Home » The Power of Debt Freedom: Brian’s Story

The Power of Debt Freedom: Brian’s Story

Hey, friends! I’ve got a great treat for you today! My friend Brian from over at Debt Discipline has graciously agreed to share his personal story with Frugal Farmer readers. Brian and his family paid off over $109,000 in credit card debt in just over four years! As a token of my thanks for Brian sharing his story, I wrote a post on his site explaining how we got our kids on board with our own journey to debt freedom. If you want to read our post over at Debt Discipline, you can click here. But for now I hope Brian’s story will encourage you to never give up on your own financial goals. Welcome, Brian!


Our Story with Debt

When Laurie asked if I would guest post and share our story with debt I immediately said yes. I enjoy sharing our story. It’s not from a place of bragging or boasting about our accomplishments, but from a place of hopefulness that someone struggling with debt, or money issues will read it and get inspired to begin a journey of their own. This was not always the case for us.

When you have $109,000 of credit card debt hanging above your head and have no clue how you accumulated it, it’s not something you talk too much about with friends and family. Certainly, not with strangers. We lived beyond our means for years, always chasing minimum payments, and refinancing thinking that the next pay increase would fix our problem.

It never did as we continued to repeat the cycle of over-spending. We justified it by telling ourselves everyone does it. Everyone has credit card debt. Everyone takes a second mortgage to remodel. We work hard and our family deserves a nice week long vacation that we don’t have the cash for, but can afford on credit and worry about paying off later.

Recommended Reading: Six Lies Broke People Believe

We fell into these traps for ten plus years, never thinking for ourselves when it came to OUR money, just following in the footsteps of others, and never doing anything to change our behavior or education on the topic.

Rock Bottom Moment

Several years ago, my brother was about to be faced with having two children in college at the same time. We chatted about the fear he was facing about how he was going to pay for it all. I never said anything to him at the time, but I had an uneasy feeling for my family after that conversation. We have three children, twins and a younger sibling who were three years apart. We could have three in college at the same time. That fear faded as college was still eight years off,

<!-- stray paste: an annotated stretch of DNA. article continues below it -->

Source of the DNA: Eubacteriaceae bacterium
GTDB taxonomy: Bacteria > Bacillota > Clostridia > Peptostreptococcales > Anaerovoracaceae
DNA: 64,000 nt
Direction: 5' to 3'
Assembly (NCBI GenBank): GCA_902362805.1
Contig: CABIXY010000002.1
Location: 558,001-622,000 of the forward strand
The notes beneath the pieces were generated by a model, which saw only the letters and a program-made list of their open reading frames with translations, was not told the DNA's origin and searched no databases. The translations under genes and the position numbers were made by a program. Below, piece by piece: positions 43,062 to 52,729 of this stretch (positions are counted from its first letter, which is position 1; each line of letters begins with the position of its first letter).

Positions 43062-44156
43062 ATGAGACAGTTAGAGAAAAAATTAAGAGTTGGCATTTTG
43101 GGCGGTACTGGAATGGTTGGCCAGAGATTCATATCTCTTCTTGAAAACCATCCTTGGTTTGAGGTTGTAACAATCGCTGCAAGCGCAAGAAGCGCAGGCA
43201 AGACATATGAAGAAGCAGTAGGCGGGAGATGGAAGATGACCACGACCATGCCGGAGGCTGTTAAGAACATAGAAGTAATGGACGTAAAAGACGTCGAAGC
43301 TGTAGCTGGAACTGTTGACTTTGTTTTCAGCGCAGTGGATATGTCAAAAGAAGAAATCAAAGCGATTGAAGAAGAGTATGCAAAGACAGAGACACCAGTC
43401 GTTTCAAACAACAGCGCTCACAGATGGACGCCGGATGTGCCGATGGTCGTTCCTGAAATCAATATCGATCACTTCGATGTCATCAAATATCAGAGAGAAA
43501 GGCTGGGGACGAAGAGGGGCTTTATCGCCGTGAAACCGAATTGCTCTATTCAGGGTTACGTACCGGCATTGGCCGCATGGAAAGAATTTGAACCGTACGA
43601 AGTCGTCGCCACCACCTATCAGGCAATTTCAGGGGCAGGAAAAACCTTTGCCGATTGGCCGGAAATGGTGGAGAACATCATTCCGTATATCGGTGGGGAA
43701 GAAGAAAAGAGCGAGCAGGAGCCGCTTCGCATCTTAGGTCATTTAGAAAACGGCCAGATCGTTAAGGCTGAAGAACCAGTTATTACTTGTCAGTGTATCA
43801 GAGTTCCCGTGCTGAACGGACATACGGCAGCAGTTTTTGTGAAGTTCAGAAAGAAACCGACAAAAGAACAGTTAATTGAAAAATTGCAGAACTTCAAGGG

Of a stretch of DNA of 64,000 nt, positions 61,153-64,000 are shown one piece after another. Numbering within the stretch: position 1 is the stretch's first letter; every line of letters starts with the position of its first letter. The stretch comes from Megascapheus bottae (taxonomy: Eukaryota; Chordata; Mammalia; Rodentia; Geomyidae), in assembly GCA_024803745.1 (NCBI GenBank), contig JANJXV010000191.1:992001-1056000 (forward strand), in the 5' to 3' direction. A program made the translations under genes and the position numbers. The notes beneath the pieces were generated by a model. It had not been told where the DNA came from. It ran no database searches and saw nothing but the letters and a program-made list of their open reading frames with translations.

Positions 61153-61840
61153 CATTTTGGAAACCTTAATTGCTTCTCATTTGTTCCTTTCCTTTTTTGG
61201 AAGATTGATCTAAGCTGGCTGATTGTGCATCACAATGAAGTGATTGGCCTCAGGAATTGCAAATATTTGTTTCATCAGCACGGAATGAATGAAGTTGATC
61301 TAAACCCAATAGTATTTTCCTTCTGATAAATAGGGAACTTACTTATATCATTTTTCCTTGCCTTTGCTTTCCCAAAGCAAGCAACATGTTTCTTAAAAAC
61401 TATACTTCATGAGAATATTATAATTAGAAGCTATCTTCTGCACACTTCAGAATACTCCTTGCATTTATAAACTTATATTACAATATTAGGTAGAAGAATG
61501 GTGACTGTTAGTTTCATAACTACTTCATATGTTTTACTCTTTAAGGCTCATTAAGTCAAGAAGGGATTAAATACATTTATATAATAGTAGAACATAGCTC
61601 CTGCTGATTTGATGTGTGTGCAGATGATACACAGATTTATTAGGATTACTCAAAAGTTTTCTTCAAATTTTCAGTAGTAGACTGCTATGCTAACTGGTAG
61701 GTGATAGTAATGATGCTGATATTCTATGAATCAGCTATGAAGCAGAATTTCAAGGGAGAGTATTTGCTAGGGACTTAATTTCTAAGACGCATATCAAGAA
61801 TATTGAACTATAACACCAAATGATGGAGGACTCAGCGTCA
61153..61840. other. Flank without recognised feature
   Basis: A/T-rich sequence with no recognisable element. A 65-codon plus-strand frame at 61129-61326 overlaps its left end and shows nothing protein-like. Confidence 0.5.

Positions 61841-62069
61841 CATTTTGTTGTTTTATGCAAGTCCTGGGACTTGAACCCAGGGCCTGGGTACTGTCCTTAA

Just a few months later as I planned our summer vacation, we reached a rock-bottom moment with our money. We had no available cash and we were close to our credit limits on the five credit cards we had. I attempted to extend the credit lines on each of the five cards but was unable to. Our debt to income ratio had ballooned and no company would extend our lines. That in hindsight was a blessing because it forced us into a corner.

Recommended Reading: Beating the “Broke” Mindset

I felt like I had let my family down. I was the one who handled the finances in the family and not being able to afford to take a vacation felt like I had let my wife and kids down. I explained the situation to my wife. I also suggested we need to make a change in the way we were handling our money. We did take a vacation that year; a staycation. We spent time as a family and did several local things that were free or inexpensive.


Breaking Bad Habits

After that weeklong family time I focused on educating myself on personal finance. I was positive there was some “get out of debt quick” plan that I was never taught in high school or college, Once I found it we could clean up the mess quickly,

What I found instead was a resource by the name of Dave Ramsey. I checked out his book, The Total Money Makeover: Classic Edition: A Proven Plan for Financial Fitness from my local library and read it over a few days. I was humbled and inspired. How could I have overlooked these common-sense steps to handling money, but also felt inspired by examples of others in the book who had climbed out of debt.

The book that inspired Brian’s journey to debt free: The Total Money Makeover: Classic Edition: A Proven Plan for Financial Fitness

I took Dave’s plan to my wife and explained his baby steps. I believed that we could apply these steps and get out of debt too. It would take a family effort and changes in our spending, but the end goal would be amazing. We agreed to give it a try.

We started with a budget. We had to understand how much money we had coming in and how much we had going out. We organized all of our paystubs and bills on paper. We were shocked to see we were running at a small deficit each month.

We knew from the new-found information on money that there are two ways to address this problem, cut expenses and increase income. We began to cut expenses. We looked at things is our budget in two categories, a want or a need. We cut as many wants out of the budget as possible. Things like satellite radio, eating out, trips to the salon, travel, etc. That was an immediate step we were able to take and get our budget under control.